PHNOM PENH, Cambodia (AP) — Southeast Asian leaders decided to ask China to start formal talks ‘‘as soon as possible’’ on crafting a legally binding accord aimed at preventing violence over disputed South China Sea territories.
Leaders of the Association of Southeast Asian Nations made the decision Sunday during their annual summit in the Cambodian capital of Phnom Penh, ASEAN Secretary-General Surin Pitsuwan said.
The South China Sea territorial disputes, which many fear could spark Asia’s next war, have overshadowed discussions at the summit, where the top agenda items included human rights and expanding an Asian free-trade area.
Four countries in the 10-member ASEAN — Brunei, Malaysia, the Philippines and Vietnam — have been locked in long-unresolved territorial rifts with China and Taiwan in the resource-rich waters, where a bulk of the world’s oil and cargo passes. Since Chinese and Vietnamese naval forces engaged in deadly clashes in the region in the 1970s, the disputes have settled into an uneasy standoff.
But fresh territorial spats involving China, Vietnam and the Philippines starting last year have set off calls for ASEAN and China to turn a nonaggression accord they signed in 2002 to a stronger, legally-binding ‘‘code of conduct’’ aimed at discouraging aggressive acts that could lead to dangerous confrontations or accidental clashes in the busy region.
ASEAN member countries have submitted features they each want to see in such an accord and were now ready to sit as a bloc to discuss with China how the agreement could be drafted. The crucial talks could start immediately, even right after the Cambodia summit, according to Surin.
Cambodian Prime Minister Hun Sen, host of this year’s summit, was to convey the bloc’s decision to his Chinese counterpart, Wen Jiabao, who was to join expanded ASEAN meetings in the next two days.
‘‘They would like to see the commencement of the discussion as soon as possible because this is an issue of interest, concern and worry of the international community,’’ Surin told reporters. ‘‘It’s an issue between ASEAN and China to resolve together ... It needs two to tango.’’
President Barack Obama, who also is coming to Cambodia to attend the so-called East Asia Summit, an annual forum where ASEAN leaders and their counterparts from eight other nations, including China and the United States, discuss security and economic concerns. Washington has backed calls for the drafting of a South China Sea nonaggression pact.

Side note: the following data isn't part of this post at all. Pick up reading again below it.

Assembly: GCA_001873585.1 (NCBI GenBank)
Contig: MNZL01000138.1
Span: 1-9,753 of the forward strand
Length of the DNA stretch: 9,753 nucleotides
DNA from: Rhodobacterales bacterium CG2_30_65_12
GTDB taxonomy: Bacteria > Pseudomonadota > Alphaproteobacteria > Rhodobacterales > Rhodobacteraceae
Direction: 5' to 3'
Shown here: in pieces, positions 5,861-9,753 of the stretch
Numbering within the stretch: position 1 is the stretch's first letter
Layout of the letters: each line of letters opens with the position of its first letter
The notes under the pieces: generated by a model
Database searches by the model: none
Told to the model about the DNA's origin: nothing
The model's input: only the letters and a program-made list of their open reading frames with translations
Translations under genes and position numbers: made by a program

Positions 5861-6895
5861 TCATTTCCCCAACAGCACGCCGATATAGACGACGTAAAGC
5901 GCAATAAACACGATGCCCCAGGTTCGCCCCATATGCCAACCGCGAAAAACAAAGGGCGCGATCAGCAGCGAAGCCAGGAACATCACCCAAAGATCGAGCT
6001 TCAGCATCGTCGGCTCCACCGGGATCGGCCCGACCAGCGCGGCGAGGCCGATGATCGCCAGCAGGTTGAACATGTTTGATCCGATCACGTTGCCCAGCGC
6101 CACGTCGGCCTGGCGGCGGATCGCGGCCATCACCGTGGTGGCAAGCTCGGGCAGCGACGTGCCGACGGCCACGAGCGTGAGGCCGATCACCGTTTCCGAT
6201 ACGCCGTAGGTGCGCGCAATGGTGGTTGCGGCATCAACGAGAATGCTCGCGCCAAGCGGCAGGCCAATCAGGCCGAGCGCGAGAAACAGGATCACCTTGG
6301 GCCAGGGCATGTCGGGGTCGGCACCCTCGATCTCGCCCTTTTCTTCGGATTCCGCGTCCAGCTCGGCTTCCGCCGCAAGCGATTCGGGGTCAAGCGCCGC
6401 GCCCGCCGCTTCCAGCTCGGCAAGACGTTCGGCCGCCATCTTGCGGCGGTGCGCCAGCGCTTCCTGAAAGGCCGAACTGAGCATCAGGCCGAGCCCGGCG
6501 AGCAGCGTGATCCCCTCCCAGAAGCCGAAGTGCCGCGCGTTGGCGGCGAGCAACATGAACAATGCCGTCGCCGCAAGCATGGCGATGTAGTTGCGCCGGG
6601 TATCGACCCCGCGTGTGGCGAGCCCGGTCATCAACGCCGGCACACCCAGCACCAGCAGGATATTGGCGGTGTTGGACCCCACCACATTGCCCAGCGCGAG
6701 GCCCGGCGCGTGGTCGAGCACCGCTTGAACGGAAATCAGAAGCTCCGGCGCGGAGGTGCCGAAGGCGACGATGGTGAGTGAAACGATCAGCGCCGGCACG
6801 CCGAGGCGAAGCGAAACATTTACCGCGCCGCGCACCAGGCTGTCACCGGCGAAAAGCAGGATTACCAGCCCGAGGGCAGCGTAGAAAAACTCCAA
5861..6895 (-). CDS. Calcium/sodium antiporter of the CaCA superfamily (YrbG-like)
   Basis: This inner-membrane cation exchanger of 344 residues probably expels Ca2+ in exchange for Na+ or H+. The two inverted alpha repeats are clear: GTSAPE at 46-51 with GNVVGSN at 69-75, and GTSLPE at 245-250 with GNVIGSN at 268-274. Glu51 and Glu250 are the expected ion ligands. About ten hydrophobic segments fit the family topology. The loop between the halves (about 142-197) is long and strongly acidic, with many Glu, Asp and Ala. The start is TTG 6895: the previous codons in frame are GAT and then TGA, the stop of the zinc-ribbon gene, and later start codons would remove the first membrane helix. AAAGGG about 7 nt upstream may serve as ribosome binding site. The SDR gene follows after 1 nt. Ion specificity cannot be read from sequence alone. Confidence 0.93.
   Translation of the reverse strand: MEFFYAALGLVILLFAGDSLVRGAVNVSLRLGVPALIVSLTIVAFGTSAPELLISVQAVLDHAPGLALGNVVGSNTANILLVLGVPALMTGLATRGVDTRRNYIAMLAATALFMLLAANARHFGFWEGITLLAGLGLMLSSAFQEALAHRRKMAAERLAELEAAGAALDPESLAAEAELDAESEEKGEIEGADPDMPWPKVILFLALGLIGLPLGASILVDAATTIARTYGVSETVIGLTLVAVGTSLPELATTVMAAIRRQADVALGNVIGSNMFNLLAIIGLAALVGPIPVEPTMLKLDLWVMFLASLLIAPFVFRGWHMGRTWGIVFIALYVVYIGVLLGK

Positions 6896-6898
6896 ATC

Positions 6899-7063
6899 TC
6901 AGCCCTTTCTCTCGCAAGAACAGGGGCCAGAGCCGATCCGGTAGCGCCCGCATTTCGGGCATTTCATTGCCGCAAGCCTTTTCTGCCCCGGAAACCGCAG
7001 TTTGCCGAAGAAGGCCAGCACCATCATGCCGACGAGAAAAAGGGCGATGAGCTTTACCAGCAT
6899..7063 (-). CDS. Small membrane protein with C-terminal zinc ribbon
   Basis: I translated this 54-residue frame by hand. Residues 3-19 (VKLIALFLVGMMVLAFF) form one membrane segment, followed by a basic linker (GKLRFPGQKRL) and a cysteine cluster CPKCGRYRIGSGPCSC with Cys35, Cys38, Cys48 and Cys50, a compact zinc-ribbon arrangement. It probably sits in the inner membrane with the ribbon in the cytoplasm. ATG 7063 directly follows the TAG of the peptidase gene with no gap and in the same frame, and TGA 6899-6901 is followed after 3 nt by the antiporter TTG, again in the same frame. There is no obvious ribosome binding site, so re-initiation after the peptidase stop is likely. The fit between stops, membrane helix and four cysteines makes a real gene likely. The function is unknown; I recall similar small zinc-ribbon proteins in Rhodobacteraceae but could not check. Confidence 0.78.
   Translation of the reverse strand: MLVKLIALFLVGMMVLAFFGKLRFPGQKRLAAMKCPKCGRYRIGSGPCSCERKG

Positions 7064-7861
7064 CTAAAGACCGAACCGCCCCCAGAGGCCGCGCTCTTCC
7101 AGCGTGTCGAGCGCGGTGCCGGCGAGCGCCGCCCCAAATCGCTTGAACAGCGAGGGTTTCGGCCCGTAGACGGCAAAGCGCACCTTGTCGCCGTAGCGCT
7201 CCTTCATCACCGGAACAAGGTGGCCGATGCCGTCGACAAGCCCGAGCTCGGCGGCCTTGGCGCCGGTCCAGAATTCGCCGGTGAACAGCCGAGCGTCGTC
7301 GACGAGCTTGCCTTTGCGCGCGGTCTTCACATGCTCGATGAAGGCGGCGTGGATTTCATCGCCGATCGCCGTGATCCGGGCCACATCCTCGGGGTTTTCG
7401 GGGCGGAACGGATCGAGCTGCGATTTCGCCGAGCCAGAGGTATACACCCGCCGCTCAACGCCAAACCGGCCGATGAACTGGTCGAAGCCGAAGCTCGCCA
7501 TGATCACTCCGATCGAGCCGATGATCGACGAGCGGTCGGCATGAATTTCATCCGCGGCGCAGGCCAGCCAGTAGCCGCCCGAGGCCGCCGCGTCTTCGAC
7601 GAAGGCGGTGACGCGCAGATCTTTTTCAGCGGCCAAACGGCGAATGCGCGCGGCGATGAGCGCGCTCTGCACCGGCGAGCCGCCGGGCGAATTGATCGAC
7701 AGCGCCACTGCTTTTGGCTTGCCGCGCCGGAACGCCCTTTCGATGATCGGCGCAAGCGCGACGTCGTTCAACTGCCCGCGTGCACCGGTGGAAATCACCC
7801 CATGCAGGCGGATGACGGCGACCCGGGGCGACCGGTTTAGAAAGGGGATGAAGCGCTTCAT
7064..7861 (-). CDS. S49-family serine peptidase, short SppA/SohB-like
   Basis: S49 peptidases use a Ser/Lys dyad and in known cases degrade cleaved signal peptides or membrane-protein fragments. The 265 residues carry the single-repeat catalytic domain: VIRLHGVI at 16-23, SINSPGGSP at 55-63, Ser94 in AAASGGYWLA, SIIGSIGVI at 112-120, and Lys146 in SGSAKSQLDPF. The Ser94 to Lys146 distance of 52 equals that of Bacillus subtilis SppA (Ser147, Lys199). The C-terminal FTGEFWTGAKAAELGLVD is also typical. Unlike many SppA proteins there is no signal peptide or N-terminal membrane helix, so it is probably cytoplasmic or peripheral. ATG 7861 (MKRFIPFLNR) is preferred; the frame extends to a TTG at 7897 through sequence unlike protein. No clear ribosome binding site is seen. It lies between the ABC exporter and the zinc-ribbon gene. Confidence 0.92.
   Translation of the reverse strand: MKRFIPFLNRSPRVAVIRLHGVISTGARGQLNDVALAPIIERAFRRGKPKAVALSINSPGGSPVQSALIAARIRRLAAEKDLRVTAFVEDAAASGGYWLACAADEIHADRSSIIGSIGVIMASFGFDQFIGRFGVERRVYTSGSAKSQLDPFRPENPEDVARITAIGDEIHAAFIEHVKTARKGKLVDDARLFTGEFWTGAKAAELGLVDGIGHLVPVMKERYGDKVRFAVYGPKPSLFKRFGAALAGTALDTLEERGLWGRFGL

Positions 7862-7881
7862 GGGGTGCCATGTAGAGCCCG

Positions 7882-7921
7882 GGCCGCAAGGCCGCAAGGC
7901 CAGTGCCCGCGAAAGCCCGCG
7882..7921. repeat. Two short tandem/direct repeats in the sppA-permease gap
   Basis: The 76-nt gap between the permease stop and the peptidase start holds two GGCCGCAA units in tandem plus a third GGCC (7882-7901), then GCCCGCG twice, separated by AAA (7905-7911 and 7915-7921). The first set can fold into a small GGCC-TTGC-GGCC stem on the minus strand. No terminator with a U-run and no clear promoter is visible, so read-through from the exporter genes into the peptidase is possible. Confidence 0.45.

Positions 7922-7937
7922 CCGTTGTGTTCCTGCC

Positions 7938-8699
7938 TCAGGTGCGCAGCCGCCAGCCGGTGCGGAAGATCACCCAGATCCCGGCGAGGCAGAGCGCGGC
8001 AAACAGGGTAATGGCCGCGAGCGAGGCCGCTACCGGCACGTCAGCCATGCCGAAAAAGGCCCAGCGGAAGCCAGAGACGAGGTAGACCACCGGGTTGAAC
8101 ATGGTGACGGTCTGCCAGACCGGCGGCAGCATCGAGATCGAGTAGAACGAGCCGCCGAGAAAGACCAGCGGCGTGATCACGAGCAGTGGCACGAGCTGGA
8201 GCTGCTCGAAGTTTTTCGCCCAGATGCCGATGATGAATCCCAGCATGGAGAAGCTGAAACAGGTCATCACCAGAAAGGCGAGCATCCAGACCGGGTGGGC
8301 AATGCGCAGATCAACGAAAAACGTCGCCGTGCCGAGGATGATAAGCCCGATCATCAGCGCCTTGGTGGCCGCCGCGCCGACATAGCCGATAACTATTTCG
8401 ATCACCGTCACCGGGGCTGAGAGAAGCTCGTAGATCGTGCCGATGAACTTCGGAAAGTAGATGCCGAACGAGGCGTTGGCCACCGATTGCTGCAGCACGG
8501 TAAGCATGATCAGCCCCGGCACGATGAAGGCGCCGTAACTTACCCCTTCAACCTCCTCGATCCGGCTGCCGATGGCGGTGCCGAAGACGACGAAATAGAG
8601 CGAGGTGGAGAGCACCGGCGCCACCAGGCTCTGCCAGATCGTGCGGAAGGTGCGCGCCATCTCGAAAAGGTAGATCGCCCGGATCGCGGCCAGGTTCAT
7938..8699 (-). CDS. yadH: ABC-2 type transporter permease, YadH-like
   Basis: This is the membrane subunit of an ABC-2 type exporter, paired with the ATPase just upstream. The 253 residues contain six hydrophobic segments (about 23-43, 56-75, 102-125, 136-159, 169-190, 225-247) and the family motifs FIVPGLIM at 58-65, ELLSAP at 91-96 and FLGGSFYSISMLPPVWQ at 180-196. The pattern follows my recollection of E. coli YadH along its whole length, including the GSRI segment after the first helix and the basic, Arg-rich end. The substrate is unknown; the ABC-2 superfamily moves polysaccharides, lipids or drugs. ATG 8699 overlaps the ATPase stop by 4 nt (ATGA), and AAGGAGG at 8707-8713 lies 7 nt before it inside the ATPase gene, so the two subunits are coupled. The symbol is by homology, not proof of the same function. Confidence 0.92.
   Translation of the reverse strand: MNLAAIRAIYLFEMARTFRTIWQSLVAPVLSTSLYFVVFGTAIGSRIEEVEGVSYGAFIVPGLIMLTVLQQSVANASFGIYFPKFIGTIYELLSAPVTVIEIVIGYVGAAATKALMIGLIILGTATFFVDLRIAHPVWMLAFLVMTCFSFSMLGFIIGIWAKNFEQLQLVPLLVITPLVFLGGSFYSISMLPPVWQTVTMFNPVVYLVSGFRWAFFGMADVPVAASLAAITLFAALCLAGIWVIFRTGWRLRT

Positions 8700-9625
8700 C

It’s unclear how China would respond, with ASEAN diplomats saying they have gotten unclear signals from Chinese officials.
Vietnam and the Philippines have separately accused China since last year of intruding into their own South China Sea islands, reefs and waters and of disrupting oil explorations. China, which claims virtually the entire South China Sea, has dismissed the accusations, saying those waters belonged to Beijing since ancient times.
China has sought one-on-one negotiations to resolve the disputes, which would be to its advantage because of its sheer size, and has objected to any effort to bring the problem to regional or international forums like ASEAN. It has also warned Washington not to get involved, but American officials have declared that the peaceful resolution of the disputes and freedom of navigation in the vast sea was in the U.S. national interest.
Obama was expected to reiterate Washington’s call for a legally-binding code of conduct in the South China Sea in Cambodia.
ASEAN leaders, meanwhile, adopted a human rights declaration despite criticism that it has loopholes that could allow atrocities to continue.
ASEAN, an unwieldy collective of liberal democracies and authoritarian states, signed a document adopting the Human Rights Declaration in Phnom Penh. The nonbinding declaration calls for an end to torture, arbitrary arrests and other rights violations that have been longtime concerns in Southeast Asia, which rights activists once derisively described as being ruled by a ‘‘club of dictators.’’
ASEAN diplomats have called the declaration a milestone despite its imperfections, saying it will help cement democratic reforms in countries such as Myanmar, which until recently has been widely condemned for its human rights record.
Founded in 1967 as an anti-communist bloc in the Cold War era, ASEAN has taken feeble steps to address human rights concerns in the vast region of 600 million people. It adopted a charter in 2007 where it committed to uphold international law and human rights but retained a bedrock principle of not interfering in each other’s internal affairs — a loophole that critics say helps member states commit abuses without consequence.Continued...